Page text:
What if I were going to high school now, like the current gaggle of teen-agers that line up around the block for a concert, rather than in the '80s? Instead of walking to the record store for vinyl LPs by The Cure, Depeche Mode and Killing Joke, I'd probably be downloading Walking With Strangers, the newest album by Toronto goth sextet The Birthday Massacre.
Lo and behold, "goth" doesn't mean the same thing it did 20 years ago. Sure, glistening, new-wavey synth melodies stand out in the Birthday Massacre's arsenal of quasi-perky gloom, as does the pigtailed persona of frontwoman Chibi, whose spooky-girl vocals echo the evil side of teen-pop as much as they evoke legendary sirens Siouxsie Sioux and Danielle Dax (not to mention second-gen successors Switchblade Symphony).
But The Birthday Massacre -- who started out in London, Ontario, in 1999 under the name Imagica -- express goth through the filter of growing up in the '90s. That's when Lollapalooza dragged alterna-culture into the mainstream, and when bands such as Orgy, Deadsy and Marilyn Manson merged the masculine allure of heavy, crunchy guitars with dressing up in fishnets and pale makeup to attend the local dark-dance night. Along the line, it became OK for high school goths to cease being loners and to form social cliques like the jocks and the stoners.
Now, chain stores such as Hot Topic benefit from fans buying the flood of related merchandise, as do labels like Metropolis, America's largest goth/industrial indie, which has released three albums for Birthday Massacre since 2004. The band's line of clothing, with the eerie and distinctive "bloody bunny" insignia, is flying off the shelves, and its track "Video Kid" appears on Cleopatra Records' definitive This Is Neo-Goth compilation, alongside current stars like Crüxshadows and VNV Nation. Who knows -- next year you might hear them on WXDX between Korn and Evanescence.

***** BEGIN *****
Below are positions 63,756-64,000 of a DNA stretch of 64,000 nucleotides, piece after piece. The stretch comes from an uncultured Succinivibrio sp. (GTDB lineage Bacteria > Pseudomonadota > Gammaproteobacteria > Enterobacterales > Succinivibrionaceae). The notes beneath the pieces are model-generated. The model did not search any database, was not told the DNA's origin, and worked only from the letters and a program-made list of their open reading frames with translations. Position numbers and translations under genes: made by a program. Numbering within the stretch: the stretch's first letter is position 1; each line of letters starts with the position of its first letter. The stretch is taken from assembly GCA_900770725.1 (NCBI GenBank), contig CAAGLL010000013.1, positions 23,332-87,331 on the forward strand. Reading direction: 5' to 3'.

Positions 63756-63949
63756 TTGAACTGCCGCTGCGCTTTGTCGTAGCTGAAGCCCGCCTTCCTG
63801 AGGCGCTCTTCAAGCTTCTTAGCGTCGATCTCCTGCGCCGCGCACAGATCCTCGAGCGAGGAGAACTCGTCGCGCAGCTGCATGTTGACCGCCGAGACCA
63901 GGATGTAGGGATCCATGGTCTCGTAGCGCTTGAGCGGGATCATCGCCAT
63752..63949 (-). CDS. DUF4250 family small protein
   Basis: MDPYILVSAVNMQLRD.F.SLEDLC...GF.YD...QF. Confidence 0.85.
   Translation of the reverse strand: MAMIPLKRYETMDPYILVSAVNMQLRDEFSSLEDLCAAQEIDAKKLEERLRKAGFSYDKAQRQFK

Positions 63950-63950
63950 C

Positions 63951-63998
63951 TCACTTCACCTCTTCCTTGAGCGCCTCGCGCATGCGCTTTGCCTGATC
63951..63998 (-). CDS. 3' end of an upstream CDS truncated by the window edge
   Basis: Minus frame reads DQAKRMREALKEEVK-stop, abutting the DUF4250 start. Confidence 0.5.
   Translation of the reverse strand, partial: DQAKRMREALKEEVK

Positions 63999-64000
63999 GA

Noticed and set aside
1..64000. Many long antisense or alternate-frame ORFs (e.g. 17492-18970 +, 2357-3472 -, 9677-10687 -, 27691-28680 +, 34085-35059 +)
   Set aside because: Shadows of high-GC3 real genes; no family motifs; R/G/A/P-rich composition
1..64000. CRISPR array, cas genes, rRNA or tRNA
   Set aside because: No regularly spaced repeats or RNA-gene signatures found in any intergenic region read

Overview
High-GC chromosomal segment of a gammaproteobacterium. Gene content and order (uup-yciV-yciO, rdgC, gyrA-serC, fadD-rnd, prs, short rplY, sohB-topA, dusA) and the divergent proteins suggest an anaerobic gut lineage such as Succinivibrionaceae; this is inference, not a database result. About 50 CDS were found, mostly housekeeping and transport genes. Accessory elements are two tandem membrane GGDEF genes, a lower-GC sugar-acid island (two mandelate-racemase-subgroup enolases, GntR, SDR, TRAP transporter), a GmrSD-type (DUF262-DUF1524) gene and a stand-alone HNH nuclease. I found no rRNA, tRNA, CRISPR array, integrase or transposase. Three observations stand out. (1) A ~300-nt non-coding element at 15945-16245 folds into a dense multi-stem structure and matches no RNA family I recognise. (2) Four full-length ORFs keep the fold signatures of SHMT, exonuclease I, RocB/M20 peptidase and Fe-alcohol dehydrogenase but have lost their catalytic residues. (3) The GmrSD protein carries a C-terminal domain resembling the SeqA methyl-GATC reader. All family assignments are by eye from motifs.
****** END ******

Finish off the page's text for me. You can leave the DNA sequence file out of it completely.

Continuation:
But everything's not just a shallow sales pitch -- there's a method beneath the band's macabre exterior, and serious thought behind the lyrical themes on Walking With Strangers, as guitarist Rainbow told German goth/industrial zine Zillo. "We wanted [the album] to feel like someone wandering through the halls of their childhood elementary school," he said. "The experiences we endured throughout those years have followed us into adulthood and define much of who we are and what we have become."
One foot in the classroom and the other in the nightclub: What pensive, journal-scribbling goth kid can't relate to that?
The Birthday Massacre with Schoolyard Heroes and Creature Feature. 7 p.m. Sun., Jan. 20. Mr. Small's Theatre, 400 Lincoln Ave., Millvale. $13. All ages. 412-821-4447 or www.mrsmalls.com